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StClair

Questions About Crumbs

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Suppose bread crumbs fall into the silverware drawer. When you pick out your spoon, there are no crumbs attached. Is that spoon contaminated due to only molecules of gluten that could cling to the surface?

Another crumb (and maybe dumb) question. Suppose there are bread crumbs on one end of a stick of butter. The other end is crumb-free. Is that end OK, or not OK?

These questions are hypothetical, as I am newly diagnosed and extremely careful, but I am curious about limits and whether they apply to all celiac sufferers. There is plenty of gluten in my kitchen for the other family members, but I scrupulously avoid it, including in the above scenarios.

Thanks!


Celiac Disease, diagnosed April 1, 2015

Migraines, Esophagitis/Gastritis, Lower Digestive Issues, Osteoporosis, Anxiety, Arthritis, etc--some improving.

DQ2.2 and DQ2.5 trans

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As far as I know, the gluten you don't see can still make you ill.  It's better safe than sorry.  Wash the utensils and never used shared butter. Why take the risk, right?


Nicole 

"Acceptance is the key to happiness."

ITP - 1993

Celiac - June, 2012

Hypothyroid - August, 2012

CANADIAN

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I agree with Nicole. In addtion do not cook with flour for the gluten eaters. Let them get their gluten breads, cookies, cakes etc premade. Flour particles in the air will also get you. 


Courage does not always roar, sometimes courage is the quiet voice at the end of the day saying

"I will try again tommorrow" (Mary Anne Radmacher)

Diagnosed by Allergist with elimination diet and diagnosis confirmed by GI in 2002

Misdiagnoses for 15 years were IBS-D, ataxia, migraines, anxiety, depression, fibromyalgia, parathesias, arthritis, livedo reticularis, hairloss, premature menopause, osteoporosis, kidney damage, diverticulosis, prediabetes and ulcers, dermatitis herpeformis

All bold resoved or went into remission in time with proper diagnosis of Celiac November 2002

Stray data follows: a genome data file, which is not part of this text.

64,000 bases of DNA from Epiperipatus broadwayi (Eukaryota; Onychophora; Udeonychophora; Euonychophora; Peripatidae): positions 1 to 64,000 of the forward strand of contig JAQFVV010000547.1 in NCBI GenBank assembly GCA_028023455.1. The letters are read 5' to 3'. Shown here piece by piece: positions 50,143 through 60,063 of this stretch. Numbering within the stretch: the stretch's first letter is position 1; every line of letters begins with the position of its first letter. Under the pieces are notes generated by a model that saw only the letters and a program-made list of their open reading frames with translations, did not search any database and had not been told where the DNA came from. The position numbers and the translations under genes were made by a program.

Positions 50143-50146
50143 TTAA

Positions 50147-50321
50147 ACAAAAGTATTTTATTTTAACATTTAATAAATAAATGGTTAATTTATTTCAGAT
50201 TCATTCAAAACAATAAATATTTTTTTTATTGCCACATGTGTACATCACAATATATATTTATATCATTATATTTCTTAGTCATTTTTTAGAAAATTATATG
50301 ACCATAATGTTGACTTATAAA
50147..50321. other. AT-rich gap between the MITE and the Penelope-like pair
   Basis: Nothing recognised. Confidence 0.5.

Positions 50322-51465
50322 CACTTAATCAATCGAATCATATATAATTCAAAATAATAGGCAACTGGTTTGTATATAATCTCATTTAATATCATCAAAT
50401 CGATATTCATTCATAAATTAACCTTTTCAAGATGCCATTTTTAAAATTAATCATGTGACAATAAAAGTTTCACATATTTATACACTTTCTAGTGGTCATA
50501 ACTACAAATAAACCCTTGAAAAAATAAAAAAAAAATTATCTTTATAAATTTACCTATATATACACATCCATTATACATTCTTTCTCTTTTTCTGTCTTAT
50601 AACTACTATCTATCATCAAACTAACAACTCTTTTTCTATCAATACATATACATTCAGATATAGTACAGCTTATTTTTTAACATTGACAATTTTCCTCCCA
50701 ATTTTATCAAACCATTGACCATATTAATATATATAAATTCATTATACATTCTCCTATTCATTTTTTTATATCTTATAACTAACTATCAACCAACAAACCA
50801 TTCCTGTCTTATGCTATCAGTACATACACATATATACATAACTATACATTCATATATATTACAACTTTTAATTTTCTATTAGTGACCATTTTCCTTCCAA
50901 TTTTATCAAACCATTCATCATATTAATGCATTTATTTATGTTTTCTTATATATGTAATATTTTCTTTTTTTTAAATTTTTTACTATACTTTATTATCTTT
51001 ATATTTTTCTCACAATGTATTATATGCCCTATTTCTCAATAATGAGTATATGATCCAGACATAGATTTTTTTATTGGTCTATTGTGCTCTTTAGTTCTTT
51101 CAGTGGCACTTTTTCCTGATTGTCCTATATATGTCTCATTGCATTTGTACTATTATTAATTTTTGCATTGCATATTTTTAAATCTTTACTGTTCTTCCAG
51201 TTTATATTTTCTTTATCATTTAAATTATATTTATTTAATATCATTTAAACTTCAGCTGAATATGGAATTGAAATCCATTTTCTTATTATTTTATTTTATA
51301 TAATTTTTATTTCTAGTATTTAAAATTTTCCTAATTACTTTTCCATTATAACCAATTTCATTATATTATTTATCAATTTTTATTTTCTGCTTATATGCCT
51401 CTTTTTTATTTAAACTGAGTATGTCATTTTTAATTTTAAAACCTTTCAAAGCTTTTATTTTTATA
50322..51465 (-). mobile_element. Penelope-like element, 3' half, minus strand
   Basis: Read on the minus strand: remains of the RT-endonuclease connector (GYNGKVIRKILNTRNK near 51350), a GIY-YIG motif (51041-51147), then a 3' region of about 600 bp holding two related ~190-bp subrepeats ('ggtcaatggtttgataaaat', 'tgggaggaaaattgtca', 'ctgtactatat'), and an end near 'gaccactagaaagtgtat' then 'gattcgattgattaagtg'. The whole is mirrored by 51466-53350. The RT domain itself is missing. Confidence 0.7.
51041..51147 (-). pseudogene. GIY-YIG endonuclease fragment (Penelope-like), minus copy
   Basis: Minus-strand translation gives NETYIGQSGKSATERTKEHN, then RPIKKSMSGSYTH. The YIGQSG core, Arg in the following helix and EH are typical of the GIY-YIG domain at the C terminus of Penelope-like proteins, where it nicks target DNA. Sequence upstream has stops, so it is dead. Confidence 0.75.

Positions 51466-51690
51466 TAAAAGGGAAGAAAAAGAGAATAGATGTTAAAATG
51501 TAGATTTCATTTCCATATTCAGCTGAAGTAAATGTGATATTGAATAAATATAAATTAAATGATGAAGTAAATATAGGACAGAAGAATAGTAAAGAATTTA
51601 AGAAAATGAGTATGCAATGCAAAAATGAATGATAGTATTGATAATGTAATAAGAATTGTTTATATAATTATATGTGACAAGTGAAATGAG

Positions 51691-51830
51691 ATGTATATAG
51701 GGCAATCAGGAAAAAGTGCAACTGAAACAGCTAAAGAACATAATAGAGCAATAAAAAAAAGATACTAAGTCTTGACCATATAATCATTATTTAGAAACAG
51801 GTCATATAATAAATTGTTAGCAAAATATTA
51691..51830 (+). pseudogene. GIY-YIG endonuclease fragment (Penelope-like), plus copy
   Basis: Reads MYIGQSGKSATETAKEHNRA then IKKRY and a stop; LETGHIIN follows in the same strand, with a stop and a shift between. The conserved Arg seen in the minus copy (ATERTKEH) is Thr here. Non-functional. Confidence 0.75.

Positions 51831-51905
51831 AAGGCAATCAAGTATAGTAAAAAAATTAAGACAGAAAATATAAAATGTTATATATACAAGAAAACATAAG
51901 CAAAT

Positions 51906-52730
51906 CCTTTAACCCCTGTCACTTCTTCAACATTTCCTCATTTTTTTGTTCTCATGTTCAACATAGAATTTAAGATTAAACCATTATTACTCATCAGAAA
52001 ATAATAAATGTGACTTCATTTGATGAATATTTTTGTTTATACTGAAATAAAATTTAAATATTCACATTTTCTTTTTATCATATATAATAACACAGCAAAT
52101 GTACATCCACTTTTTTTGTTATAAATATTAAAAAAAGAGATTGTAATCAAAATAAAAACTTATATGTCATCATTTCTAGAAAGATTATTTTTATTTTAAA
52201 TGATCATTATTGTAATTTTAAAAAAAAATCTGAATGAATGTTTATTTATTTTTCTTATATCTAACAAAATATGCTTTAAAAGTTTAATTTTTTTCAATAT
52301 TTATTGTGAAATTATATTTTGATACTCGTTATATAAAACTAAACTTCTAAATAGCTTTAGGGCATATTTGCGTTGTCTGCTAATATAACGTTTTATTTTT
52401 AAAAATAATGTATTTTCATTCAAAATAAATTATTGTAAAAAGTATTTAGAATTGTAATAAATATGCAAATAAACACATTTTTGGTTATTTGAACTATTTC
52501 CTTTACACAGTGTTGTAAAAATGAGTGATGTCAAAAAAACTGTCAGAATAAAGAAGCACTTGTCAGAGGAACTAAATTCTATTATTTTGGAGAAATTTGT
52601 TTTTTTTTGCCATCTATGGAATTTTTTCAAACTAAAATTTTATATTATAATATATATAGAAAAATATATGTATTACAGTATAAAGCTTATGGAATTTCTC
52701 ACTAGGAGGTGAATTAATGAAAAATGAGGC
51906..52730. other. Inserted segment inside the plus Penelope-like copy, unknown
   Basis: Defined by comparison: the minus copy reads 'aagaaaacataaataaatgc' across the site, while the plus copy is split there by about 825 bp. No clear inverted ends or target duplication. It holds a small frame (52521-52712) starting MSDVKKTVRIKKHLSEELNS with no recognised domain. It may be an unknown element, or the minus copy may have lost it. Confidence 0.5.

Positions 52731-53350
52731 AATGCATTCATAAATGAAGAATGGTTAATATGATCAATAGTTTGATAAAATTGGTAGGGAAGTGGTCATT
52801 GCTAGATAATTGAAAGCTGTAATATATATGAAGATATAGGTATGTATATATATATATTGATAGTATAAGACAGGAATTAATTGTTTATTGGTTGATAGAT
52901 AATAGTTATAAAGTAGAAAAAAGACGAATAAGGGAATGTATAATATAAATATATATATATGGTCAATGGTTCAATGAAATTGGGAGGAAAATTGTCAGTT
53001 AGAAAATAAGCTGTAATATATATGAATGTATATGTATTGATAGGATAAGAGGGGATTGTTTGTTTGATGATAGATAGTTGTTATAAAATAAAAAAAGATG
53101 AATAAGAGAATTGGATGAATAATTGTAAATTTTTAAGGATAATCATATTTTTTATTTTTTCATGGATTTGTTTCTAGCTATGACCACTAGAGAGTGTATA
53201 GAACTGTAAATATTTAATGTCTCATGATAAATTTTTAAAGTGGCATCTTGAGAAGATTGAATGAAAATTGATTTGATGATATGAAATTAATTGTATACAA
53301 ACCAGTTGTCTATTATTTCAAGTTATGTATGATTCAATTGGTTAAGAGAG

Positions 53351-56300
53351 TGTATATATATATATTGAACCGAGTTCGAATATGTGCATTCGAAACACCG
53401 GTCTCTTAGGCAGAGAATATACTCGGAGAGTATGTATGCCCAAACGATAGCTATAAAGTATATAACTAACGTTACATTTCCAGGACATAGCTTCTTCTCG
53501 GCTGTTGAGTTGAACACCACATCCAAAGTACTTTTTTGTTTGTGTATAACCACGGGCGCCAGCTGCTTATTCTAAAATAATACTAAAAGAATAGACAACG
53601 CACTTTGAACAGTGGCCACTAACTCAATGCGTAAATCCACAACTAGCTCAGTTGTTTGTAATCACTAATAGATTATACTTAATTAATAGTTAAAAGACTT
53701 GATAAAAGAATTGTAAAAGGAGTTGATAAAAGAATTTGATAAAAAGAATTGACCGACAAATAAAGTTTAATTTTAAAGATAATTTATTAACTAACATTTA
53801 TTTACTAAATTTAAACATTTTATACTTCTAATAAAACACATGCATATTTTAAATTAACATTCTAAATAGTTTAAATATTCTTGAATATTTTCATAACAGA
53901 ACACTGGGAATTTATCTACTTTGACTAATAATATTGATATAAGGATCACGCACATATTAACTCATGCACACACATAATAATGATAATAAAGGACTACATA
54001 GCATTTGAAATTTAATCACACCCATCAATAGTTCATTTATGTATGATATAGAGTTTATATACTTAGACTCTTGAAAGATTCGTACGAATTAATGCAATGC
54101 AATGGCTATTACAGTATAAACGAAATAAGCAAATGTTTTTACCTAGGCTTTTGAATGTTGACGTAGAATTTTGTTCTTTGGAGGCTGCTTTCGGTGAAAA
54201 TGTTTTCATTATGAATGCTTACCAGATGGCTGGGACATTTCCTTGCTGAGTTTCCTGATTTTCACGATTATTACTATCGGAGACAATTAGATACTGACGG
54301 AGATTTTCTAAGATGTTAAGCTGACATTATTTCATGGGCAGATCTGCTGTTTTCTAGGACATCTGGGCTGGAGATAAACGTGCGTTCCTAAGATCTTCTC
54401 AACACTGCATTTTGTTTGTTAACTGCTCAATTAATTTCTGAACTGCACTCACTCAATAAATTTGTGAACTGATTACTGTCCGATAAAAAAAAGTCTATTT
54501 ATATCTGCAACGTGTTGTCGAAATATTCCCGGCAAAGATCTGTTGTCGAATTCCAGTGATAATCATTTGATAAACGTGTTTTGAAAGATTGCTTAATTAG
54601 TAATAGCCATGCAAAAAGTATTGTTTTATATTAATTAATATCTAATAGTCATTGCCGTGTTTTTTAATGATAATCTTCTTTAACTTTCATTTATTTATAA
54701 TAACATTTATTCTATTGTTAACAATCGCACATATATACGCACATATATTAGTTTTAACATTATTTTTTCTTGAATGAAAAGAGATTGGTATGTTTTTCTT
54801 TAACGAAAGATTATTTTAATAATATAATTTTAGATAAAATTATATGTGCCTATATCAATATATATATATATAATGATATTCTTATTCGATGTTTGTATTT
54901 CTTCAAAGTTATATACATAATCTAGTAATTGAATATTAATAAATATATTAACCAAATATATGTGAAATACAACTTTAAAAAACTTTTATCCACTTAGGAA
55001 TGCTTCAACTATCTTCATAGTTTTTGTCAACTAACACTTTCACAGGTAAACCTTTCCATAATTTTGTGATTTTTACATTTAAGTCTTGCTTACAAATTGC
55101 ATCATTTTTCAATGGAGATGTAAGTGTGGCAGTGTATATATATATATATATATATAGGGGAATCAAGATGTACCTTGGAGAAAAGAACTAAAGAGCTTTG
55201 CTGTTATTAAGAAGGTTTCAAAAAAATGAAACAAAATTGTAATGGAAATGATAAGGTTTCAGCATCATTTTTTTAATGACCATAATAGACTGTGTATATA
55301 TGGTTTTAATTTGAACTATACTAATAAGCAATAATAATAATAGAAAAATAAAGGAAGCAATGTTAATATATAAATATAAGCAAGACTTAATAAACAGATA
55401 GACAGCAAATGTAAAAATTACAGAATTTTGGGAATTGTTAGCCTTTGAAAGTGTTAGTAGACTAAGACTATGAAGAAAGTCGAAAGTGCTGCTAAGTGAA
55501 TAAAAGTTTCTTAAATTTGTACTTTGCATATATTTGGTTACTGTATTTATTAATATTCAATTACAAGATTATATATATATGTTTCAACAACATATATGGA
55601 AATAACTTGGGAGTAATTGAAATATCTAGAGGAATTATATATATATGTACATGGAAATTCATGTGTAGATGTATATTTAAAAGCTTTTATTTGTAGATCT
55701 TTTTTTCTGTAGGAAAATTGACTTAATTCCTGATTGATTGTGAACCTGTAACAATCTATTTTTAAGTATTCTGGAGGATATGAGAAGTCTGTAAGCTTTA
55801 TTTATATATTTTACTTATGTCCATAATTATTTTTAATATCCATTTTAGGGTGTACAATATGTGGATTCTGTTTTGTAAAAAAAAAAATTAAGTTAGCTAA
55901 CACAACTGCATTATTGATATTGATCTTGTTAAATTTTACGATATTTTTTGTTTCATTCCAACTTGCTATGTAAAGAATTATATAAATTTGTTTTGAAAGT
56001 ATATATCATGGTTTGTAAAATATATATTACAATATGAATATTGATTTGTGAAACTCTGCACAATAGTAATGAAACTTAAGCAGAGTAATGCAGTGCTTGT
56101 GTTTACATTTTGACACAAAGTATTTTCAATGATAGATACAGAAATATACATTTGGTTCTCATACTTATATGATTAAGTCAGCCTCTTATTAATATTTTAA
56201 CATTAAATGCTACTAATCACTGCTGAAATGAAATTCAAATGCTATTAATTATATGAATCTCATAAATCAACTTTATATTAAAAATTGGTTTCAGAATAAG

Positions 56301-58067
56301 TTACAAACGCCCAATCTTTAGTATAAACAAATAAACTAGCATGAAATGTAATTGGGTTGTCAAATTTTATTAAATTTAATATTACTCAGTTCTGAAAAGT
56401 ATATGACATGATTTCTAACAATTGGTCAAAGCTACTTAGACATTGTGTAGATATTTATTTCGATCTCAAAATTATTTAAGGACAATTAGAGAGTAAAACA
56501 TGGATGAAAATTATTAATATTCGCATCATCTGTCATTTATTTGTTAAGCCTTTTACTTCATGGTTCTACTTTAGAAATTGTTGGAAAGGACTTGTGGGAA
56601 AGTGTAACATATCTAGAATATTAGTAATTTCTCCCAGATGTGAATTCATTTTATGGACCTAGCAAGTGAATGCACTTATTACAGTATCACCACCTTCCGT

Gene Test Aug 2007

HLA-DQB1 Molecular analysis, Allele 1 0303

HLA-DQB1 Molecular analysis, Allele 2 0303

Serologic equivalent: HLA-DQ 3,3 (Subtype 9,9)

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Are there degrees of sensitivity, such that some can tolerate these tiny amounts and some can't? I'm just curious, wondering for the future, after I am healed.


Celiac Disease, diagnosed April 1, 2015

Migraines, Esophagitis/Gastritis, Lower Digestive Issues, Osteoporosis, Anxiety, Arthritis, etc--some improving.

DQ2.2 and DQ2.5 trans

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You will find very few people on here that will tell you it's Ok to cheat or not be as careful as you can. This is from the Univ of

Chicago Celiac Center site:

" The gluten-free diet is a lifetime requirement. Eating any gluten, no matter how small an amount, can damage your intestine. This is true for anyone with the disease, including people who do not have noticeable symptoms. It can take weeks for antibody levels (indicating intestinal damage) to normalize after a person with celiac disease has consumed gluten. Depending on a person’s age at diagnosis, some problems, such as delayed growth and tooth discoloration, may not improve."

http://www.cureceliacdisease.org/living-with-celiac/guide/treatment

Edit to add: accidental gluten will happen, whether you feel it or not. Eliminate as many chances of accidental glutenings as possible - your own toaster, butter, safe foods, safe places to eat, etc. Why add to the unavoidable accidental gluten?


 

 

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When new to this I really wondered about the "levels of sensitivity" myself since we hear about some things that make some people sick and not others. Here's the deal on that -  Any bit of gluten will cause damage.  As you heal a crumb of gluten may not make you physically sick (or as sick as you once used to get) as your gut is healing but it does cause damage to your gut.  Even if you cheated, ate a bite and didn't get physically sick, the internal damage is still being done.  Bottom line.....no cheating, constant vigilance, any little bit will continue to harm you and damage your insides.  No worth the risk.   

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Are there degrees of sensitivity? As a scientist I must respectfully disagree and say yes, although this does NOT mean that any celiac should ever knowingly eat something that may have been contaminated with gluten! When the FDA set the acceptable level for labeling gluten free food they evaluated and summarized the scientific literature. Studies have been done with acute (one time) and chronic exposure of celiacs to measured amounts of gluten, evaluated by biopsy. There is quite a range of results both within and between studies. One study found effects at 0.4 mg gluten per day. Another found that a one time dose of several hundred milligrams did not cause damage. The variability could have to do with how the studies were designed, how subjects were chosen, how well the biopsy sites were chosen, and differences between subjects (degrees of sensitivity).